Frequently Asked Questions
Key Closing Process for the buyer & seller:
What is Title Insurance?
A home is often the largest single investment any of us ever make. Title insurance protects against loss of value from defects that may exist in the title, or arguments made by others that such defects exist.
Title insurance usually covers and protects against four types of "hidden" risks: errors, liens, ownership claims, and invalid deeds. If a claim is made against your property, the title insurance company will negotiate with the other party to settle the claim, defend you in court if necessary, pay any incurred legal costs, and satisfy any covered claims. Having title insurance can save you time, money, even your home.
What exactly does Title Insurance mean?
A “Title” is all of your legal rights to own, occupy, use and sell a piece of land. The title reflects all previous ownerships and transfers, including rights previously granted by other parties, such as mortgages and easements. When you purchase property, this legal right is usually documented in the form of a deed recorded at the local courthouse.
Almost everyone is familiar with some form of insurance coverage: insurance on your car, your life, medical/dental insurance or fire insurance on your home. Title insurance for real estate provides protection against loss if a defect is found in the title to real property. Unlike the above mention insurance products, Title Insurance is purchased for a one-time premium, paid in most cases at closing.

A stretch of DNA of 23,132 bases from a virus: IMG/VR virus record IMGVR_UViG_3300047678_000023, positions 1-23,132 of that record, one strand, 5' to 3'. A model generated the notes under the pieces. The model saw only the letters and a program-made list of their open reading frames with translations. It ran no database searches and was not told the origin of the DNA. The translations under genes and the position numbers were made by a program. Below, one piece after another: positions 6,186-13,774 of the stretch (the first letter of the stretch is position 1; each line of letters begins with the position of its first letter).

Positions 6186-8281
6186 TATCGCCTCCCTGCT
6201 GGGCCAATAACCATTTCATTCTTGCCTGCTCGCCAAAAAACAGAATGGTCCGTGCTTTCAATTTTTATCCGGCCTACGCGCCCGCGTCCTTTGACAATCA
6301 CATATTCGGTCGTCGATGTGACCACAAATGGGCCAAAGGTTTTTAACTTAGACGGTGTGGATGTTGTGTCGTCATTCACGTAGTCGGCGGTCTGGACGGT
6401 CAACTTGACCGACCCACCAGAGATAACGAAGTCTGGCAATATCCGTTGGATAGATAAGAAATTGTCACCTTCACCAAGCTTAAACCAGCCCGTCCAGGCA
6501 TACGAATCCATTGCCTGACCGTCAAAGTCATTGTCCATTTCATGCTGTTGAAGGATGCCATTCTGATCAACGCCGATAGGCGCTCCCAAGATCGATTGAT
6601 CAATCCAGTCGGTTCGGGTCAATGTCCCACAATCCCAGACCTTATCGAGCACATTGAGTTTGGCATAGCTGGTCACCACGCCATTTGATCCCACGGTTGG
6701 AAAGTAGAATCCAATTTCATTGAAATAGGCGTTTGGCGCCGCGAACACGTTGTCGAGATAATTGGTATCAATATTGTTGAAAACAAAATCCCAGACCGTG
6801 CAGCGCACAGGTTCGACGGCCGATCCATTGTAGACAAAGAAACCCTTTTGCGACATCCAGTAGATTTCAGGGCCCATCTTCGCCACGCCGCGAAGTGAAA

What types of Title Insurance exists?
There are two types of title insurance policies: Owner's or Borrowers policy and Lender's or "Mortgagee's" policy. An Owner's Policy is issued in the amount of the purchase price and insures the title to the property for as long as the owner or their heirs own the property or have liability through warranties of title. A Mortgagee's Policy insures the lender in the amount of the loan against the invalidity or unenforceability of the new mortgage. The policy decreases as the loan is paid down and expires upon payment in full of the loan. Separate title insurance policies protect different interests. Individuals assuming that they are adequately covered without the protection of title insurance may learn a costly lesson.
It is important to know that the mortgagee policy does not provide coverage for the owner. Also, a prior owner's policy will not protect a new buyer. Consider, for example, what would happen if upon the purchase of a new home the buyer were to rely on their seller's owner's policy and later discovered a previous undisclosed interest or that a large judgment or tax lien was filed against that seller after he took title to the property. Or, suppose an individual impersonated your seller's wife in order to sign the deed. The only way to cover these catastrophes is to purchase title insurance coverage.
What does Frontier Title Company search?
Before the closing of a loan or sale of property takes place, the public records are searched and examined to determine ownership, limitations to that ownership, encumbrances and any adverse matters affecting title to the property. These records are searched by examining the official courthouse records, where all recorded documents, judgments, liens, tax assessments (such as street or sewer), special taxes, and other matters, such as divorce and bankruptcy, are filed.